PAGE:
This is the first in a 3-part blog series on the outdoor warning sirens in Shelby County. This first entry examines the role of the EMA during severe weather, including the sounding of the sirens. The second installment will focus on the intent of outdoor warning sirens, what they are designed to do, and NOT to do. The answers may surprise you. We'll conclude with a look at the future of warning technology, including sirens, in part 3.
Though the siren system was originally designed to warn the public of air raids during World War II, then nuclear fallout during the Cold War, the practice of using sirens to warn of severe weather dates back decades, well before the NWS began issuing polygon warnings that didn't encompass entire counties. That NWS policy change occurred in 2007.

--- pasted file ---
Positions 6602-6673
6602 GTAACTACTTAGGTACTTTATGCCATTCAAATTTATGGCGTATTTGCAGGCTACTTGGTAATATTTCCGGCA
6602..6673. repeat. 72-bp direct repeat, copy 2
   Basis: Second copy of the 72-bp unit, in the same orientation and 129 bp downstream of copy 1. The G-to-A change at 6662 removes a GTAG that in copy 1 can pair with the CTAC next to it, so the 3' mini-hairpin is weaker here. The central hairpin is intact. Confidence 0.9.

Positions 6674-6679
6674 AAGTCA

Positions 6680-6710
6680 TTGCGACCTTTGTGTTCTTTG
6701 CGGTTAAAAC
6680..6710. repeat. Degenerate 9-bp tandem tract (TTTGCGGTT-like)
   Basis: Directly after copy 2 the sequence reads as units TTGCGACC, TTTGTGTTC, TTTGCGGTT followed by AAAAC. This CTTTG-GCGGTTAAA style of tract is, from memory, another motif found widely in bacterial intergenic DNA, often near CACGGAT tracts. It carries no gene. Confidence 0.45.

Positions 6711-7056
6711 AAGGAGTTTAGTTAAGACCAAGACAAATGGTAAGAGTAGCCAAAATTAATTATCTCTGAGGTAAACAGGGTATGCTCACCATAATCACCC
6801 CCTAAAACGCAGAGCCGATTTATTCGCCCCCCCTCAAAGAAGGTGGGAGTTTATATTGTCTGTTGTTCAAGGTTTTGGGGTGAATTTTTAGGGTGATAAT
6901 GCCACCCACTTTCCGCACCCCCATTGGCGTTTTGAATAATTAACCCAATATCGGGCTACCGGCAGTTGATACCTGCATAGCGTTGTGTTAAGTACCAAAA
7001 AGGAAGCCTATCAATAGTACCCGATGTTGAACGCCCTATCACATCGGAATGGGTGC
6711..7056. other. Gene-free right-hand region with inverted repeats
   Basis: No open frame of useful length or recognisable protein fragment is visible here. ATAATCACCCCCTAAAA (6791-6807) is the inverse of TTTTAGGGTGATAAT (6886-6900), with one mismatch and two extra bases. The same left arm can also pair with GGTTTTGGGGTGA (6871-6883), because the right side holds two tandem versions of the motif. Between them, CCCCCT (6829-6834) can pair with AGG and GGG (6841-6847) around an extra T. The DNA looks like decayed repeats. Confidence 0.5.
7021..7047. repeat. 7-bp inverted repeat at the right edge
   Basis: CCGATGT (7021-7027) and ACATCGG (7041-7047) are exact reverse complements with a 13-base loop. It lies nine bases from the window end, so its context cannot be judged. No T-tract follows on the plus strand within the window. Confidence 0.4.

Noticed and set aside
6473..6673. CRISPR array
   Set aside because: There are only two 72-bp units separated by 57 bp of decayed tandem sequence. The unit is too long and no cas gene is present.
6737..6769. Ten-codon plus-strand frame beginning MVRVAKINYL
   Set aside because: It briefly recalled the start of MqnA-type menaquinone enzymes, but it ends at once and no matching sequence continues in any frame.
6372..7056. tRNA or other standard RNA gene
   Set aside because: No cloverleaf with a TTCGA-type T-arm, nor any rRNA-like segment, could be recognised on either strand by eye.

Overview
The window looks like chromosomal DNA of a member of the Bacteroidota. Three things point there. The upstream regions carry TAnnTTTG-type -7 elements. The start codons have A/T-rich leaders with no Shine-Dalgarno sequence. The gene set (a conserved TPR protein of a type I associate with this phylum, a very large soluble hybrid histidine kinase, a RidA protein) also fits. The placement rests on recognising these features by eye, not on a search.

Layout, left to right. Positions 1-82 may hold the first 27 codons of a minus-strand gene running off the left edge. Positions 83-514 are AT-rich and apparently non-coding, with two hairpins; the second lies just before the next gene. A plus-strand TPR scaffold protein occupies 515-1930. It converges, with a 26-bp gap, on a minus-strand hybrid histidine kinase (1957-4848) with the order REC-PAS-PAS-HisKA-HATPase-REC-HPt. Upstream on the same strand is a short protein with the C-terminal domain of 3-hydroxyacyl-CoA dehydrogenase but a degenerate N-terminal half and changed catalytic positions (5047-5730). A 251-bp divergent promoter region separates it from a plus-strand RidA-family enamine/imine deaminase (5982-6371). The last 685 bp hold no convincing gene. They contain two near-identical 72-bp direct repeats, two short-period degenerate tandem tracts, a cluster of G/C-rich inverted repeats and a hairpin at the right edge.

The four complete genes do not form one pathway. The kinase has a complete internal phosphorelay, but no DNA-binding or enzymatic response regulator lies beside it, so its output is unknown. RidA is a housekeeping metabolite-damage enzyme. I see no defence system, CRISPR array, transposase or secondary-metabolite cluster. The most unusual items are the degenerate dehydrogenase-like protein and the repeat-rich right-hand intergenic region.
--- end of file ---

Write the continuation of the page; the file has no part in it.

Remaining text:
The EMA Emergency Operations Center (EOC) is staffed by dispatchers around-the-clock, handling all sorts of calls for emergency response. Their busiest period is typically during severe weather. In the EOC, a computer running weather messaging software is constantly ingesting bulletins from the Memphis NWS office via satellite (with internet backup) and processing them for any watches and warnings. (Backup systems are also in place in case of a failure of the primary computer, including Weather Radio, statewide emergency communications, and local broadcast television.) In the event of a watch or warning, a pop-up on the dispatcher's terminal immediately displays the text of the alert.
|Photo credit: metrolic.com|
Stay with us later this week as we examine the use of outdoor sirens in part 2 of this 3-part blog series.
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